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COLUMN: Really, Miss Thang, these new Scrabble words have gone too far

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By Jeff Moreland

It’s very possible that I have dropped my last little wooden tile.
Yes, I’m an avid Scrabble player, and it’s a game my family and I enjoy playing together, but some recent changes are just too much.
We have several versions of Scrabble, from the basic old board to Scrabble Deluxe. My wife and I sometimes will sit in the living room and talk while playing Scrabble wirelessly across the living room on our iPhones, and now, there’s even an iPhone app that we can use as a family, letting the iPad serve as a game board while we hold our letters on our iPhones. Yes, we’re Scrabble-holics!
This past week, the classic board game announced that it will be expanding the official Scrabble dictionary by more than 3,000 words. I couldn’t believe it when I saw that number – 3,000 – is it really possible?
Where do all of these new words come from?
As I looked down the list of some of the new “words,” I realized where they came from. Someone pulled them from thin air. Yep, they must have just made them up.
For any of you who play Scrabble, you have no doubt found yourself holding a “Q” late in the game and had nothing to make from it. Well, take heart. Now you can use the word “Qin.” Sure, you know what a qin is, don’t you? It’s a Chinese zither, which has strings stretched across a flat box. Yeah, now you remember, don’t you?
I tried to figure this one out and decide, at least by my own logic, why this word needed to be added to Scrabble. I can clearly see why words like Facebook and MySpace have been added to the dictionary. They are terms used commonly in pop culture. But qin? Do people refer to a qin so frequently that we need to add it to Scrabble? I don’t think so.
Qin really bugged me, but the next new entry – I refuse to call it a word – just flat made me mad.
Innit.
No, you didn’t read it incorrectly, and I didn’t misspell it. Scrabble has now decided that “innit” is a word worthy of adding to its dictionary.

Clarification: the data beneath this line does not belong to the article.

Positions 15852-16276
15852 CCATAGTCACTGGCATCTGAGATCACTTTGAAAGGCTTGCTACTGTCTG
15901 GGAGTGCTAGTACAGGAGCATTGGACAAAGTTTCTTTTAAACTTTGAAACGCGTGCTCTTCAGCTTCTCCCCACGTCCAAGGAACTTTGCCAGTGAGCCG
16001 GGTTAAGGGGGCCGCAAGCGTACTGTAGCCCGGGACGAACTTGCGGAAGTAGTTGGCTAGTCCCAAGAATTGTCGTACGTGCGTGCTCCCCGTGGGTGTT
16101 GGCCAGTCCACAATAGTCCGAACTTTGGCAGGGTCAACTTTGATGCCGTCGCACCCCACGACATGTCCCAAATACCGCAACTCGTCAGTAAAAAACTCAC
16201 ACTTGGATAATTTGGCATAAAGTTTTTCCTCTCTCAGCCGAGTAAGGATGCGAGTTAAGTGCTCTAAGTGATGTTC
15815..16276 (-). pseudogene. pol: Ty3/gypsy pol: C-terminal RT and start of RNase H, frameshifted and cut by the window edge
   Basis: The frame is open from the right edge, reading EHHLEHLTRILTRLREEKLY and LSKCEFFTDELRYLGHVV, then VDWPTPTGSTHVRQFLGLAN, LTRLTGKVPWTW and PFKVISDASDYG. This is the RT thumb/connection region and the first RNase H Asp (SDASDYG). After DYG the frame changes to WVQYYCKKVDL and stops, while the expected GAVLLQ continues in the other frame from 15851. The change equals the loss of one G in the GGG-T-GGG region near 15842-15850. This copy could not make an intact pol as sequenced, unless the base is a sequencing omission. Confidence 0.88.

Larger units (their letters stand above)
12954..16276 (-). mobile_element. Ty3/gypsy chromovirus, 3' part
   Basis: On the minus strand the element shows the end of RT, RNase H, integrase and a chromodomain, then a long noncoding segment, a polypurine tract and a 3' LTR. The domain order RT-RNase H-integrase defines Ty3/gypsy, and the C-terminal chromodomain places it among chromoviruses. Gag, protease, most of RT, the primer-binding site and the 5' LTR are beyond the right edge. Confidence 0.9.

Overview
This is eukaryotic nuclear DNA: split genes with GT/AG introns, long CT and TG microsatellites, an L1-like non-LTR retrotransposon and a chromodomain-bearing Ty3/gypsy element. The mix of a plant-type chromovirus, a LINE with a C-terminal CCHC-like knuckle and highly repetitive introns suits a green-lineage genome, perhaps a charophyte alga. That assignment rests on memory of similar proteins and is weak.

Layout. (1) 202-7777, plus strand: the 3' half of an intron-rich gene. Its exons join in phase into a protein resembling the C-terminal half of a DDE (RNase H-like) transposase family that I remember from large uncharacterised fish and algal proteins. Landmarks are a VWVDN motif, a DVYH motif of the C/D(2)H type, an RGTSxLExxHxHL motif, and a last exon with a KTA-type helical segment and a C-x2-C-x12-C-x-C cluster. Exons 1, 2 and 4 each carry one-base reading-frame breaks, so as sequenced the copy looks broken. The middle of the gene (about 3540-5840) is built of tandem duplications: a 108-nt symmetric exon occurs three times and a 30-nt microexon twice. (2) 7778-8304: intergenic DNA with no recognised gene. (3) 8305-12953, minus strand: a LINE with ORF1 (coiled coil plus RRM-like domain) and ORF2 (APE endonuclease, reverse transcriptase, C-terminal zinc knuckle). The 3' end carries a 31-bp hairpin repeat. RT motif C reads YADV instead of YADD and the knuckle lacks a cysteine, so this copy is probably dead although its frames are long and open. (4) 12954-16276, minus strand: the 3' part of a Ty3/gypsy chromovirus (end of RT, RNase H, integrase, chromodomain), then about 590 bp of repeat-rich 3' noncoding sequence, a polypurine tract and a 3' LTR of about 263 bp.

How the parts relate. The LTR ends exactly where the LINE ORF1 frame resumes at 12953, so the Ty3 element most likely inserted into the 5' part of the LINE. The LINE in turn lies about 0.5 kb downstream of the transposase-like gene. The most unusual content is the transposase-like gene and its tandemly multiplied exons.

First of all, it is not a word. Secondly, it’s not even based on a word, but on the contraction “isn’t it.”
I’ll be 40 years old soon, and I will admit there are some things I may not be completely aware of when it comes to modern slang, and that’s fine by me. I am aware that if we have become so lazy that we say “innit” instead of isn’t it, then that is just pathetic.
Who talks this way, and especially, who writes like this? I know there are tons of shortened versions of words when it comes to text messages, and that makes sense. I don’t use them, but I get it. I’m old school, and I use proper spelling and grammar, even in texting. If you get a text message from me, you’ll have no trouble figuring it out. It will be written in plain English, and every word will be spelled out completely and correctly.
Oh, I’m not finished. Don’t forget other new entries, like “thang” and “grrl” for those who want to use the same amount of letters, but just choose to spell the word incorrectly because, well, who knows?
As long as I’ve been playing Scrabble and enjoying the game, my family and I might just have to start playing without the official dictionary, which we normally have at hand. If this is the kind of jibberish that is going to be put in the Scrabble dictionary, it might just be time to dump all of my little wooden tiles back into the bag and call it quits.
Jeff Moreland is publisher of The Springfield Sun.